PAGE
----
Day: February 11, 2017

Phyllis Wheatley, poetess

For day 11 of black history month, let’s recall Phyllis Wheatley, the first african american female poet. George Washington was a fan. So was Voltaire. I’m not; in general I don’t like early American poetry, to such an extent that I can’t say whether Wheatley’s was a particularly good or bad example.

However, her life story is a great (by which I mean upsetting) example of things that make sense to terribly racist people but are hard to comprehend for anyone else.

Phyllis was kidnapped from West Africa when she was at most eight. Eight years old. Somebody thought, “there’s a kid who still has her baby teeth, let’s chain her to a ship and sell her if she survives.” She did survive and was sold in Boston to people who named her “Phyllis” after the slave ship. To recap, the Wheatleys (1) thought it was a cool idea to purchase an eight-year-old (2) instead of asking her name decided to use the name of the slave ship. Congrats, you’re now Phyllis.

The Wheatleys were “progressive,” so they taught Phyllis to read and write, in between her still needing to do a bunch of domestic labor to I guess earn her keep, as victims of kidnapping should all do, don’t you agree. She was also taught Christianity and to thank God for getting to be a Christian slave as opposed to being damned in Africa – not that I’m guessing they had any idea what her life was or wasn’t like in Africa, I mean they didn’t even want to know her name and showed no concern over the fact that she had a mom somewhere who might want to know whether she was ok.

Turns out Phyllis was some kind of genius, so the Wheatleys showed off her poetry and got it published and introduced her to famous people, and in general were very proud and wanted her to be successful. But still a slave, though. Still definitely their unpaid maid with no freedom whatsoever, even though they excused her from a lot of her domestic duties and paid for her education. Like a daugher! Like a member of the household. But not for real though haha she’s black.

They did free her eventually, when Mr. Wheatley died. When he DIED. “In my will, I leave my actual children some money, and I leave you…yourself. But with no savings or anything because how were you going to accrue that while you were a slave? Cannot happen. What’s your plan to transition to supporting yourself? Who knows. Somebody’s dead, goodbye. Ain’t freedom grand. You are surely not owed anything for all your years of unpaid labor, or in recognition of your being kidnapped when you were eight.”

(It is NOT clear to me who exactly was making money off her writing while she was a slave, because none of the short bios I’ve read have thought this point was significant enough to mention. Speaking as a poet who likes to be paid, I find this question VERY SIGNIFICANT. My assumption is, not Phyllis.)

So hooray she was horribly poor and all her patrons from when she was a slave were no longer interested in purchasing stuff from a free black because that’s obviously problematic, what would that imply. I mean, it’s one thing, a genius slave, but a genius human being whoa let’s not get hasty, this is a black person. (Obviously there had already been many “well this must have been written by somebody else” scandals, such that there was a formal investigation by the governor of Massachusetts to see whether she was a fraud.)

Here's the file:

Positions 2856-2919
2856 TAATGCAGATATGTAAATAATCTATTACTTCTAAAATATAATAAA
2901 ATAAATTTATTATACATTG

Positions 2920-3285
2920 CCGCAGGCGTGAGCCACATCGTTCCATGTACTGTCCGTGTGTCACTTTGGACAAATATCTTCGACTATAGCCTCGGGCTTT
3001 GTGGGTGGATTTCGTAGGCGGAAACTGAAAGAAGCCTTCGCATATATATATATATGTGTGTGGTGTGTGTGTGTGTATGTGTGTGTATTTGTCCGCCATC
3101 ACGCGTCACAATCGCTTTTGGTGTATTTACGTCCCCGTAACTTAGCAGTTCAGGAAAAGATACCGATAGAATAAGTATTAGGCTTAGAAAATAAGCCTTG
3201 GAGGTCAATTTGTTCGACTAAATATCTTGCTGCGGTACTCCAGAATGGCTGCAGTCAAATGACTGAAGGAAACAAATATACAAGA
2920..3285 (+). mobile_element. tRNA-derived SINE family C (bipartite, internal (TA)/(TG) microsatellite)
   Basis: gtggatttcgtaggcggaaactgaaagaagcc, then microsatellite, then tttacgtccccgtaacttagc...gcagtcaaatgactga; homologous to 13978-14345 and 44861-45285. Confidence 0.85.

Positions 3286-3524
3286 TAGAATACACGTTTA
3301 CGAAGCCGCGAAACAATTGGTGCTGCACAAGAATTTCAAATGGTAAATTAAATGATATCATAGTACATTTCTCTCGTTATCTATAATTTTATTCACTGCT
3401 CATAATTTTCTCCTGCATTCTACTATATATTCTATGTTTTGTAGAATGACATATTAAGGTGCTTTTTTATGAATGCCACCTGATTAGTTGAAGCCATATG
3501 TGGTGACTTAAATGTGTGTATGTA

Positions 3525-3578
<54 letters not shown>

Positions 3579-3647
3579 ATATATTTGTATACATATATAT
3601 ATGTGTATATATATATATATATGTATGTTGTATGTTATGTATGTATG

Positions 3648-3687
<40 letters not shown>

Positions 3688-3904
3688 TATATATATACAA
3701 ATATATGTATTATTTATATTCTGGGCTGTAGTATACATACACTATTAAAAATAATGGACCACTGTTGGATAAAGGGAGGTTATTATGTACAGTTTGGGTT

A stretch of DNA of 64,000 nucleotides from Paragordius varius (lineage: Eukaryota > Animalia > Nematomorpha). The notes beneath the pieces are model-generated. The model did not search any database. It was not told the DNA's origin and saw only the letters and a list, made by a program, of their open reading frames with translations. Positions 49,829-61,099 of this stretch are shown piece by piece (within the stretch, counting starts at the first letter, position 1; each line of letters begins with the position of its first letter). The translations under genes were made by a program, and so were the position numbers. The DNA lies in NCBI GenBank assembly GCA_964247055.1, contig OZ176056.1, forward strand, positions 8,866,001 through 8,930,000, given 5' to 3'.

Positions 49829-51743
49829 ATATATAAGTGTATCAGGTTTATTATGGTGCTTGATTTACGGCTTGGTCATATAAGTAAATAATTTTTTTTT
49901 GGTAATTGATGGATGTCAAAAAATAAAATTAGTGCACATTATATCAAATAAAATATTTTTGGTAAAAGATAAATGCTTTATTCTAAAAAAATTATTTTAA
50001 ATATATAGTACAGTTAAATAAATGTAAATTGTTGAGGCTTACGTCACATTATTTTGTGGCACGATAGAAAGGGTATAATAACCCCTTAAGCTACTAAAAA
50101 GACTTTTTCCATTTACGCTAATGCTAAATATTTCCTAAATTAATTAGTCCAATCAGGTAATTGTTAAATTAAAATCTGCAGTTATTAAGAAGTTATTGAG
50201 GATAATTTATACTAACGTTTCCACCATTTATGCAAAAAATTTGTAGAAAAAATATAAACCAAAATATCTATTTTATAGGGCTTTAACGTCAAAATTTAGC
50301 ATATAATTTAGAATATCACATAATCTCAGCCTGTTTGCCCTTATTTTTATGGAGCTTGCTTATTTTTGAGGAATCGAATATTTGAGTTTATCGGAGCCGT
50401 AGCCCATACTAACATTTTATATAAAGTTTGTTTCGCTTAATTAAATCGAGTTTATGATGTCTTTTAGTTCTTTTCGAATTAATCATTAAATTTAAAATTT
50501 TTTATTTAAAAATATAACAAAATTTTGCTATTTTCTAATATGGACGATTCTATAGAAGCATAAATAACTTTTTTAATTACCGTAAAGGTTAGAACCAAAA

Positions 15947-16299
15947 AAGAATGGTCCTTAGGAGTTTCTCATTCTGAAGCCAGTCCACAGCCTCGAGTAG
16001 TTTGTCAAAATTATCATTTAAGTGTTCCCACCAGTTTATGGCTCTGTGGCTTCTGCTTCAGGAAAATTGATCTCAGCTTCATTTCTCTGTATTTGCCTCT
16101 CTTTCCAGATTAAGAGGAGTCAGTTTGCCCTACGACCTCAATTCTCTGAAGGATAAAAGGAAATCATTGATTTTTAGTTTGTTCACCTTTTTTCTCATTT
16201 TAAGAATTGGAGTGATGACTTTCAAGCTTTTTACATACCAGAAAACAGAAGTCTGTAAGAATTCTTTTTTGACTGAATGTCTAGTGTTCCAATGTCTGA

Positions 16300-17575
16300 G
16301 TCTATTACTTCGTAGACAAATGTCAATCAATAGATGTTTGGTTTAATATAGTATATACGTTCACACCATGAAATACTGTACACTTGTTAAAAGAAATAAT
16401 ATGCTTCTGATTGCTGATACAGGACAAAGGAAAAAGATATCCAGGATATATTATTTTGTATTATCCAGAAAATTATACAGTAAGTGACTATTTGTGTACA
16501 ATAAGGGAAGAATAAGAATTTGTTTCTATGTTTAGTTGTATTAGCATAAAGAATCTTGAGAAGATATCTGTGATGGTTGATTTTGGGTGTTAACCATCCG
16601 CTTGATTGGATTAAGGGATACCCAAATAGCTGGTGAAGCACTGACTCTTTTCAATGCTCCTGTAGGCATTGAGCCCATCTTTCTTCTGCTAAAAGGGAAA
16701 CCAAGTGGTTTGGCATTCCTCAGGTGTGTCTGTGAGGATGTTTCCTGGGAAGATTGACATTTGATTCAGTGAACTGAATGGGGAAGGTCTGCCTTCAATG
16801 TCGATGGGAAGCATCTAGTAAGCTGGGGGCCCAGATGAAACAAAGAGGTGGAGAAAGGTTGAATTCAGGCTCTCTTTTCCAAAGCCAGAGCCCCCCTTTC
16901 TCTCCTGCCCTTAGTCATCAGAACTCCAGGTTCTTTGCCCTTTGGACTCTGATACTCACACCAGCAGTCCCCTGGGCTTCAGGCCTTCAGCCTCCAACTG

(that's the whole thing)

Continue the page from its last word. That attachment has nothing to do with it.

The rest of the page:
So, in “freedom,” she worked as a maid paid next to nothing, had three babies who all died because what do you think is going to happen when there’s no money for food or medicine or for your mom to stay with you, and then died herself age 31.


In summary, I’m sure the wealth gap between the average black household in the US and the average white household in the US is a result of an inferior culture and not working hard enough.

Note that English presumably wouldn’t have been her first language. Wrote good enough poetry to be published internationally (1) while black and a slave (2) in a language that was not her mother tongue.



Romie: Well, who could possibly vote against this? The sponsor of S.338 is Florida Senator Bill Nelson, an astronaut. He flew on Columbia.

Ciro: Astronauts can be wrong.

Romie: No.

Ciro: They can be.

Romie: Whose side are you on? I’m on the side of the ASTRONAUTS.

Ciro: I stand with AMERICA.

(Incidentally we both support the bill.)

(But if anybody wants to make an “Astronauts Against America” film or album, I expect 10% of the gross.)

would also be an exciting video game

Summer says: I would say, “Let’s form the Astronaut Party,” but it would be confused with a rad event instead of politics.

Standing Rock alliance

U.S. veterans have returned to Standing Rock. And…

At Standing Rock, indigenous activists say the mass arrests and police violence have led many of them to develop PTSD, suffering symptoms that many veterans understand well.

“This historical trauma of indigenous communities in this country is very real. It’s tragic,” said Crane. “The military has a lot of the same problems.”

Aubree Peckham, a member of the Mescalero Apache tribe who has been at Standing Rock for months, was in tears on Friday as she described the way indigenous water protectors have bonded with vets.

“We don’t know how to protect ourselves against the tactical weapons they are using,” she said. “They are getting us better prepared.”

Peckham said the affection was mutual: “We are able to talk about PTSD. And they finally feel like they are understood.”

Hope can come from unexpected places. I’m in awe of these people who have used their pain to form a strong, boundary-crossing framework of love.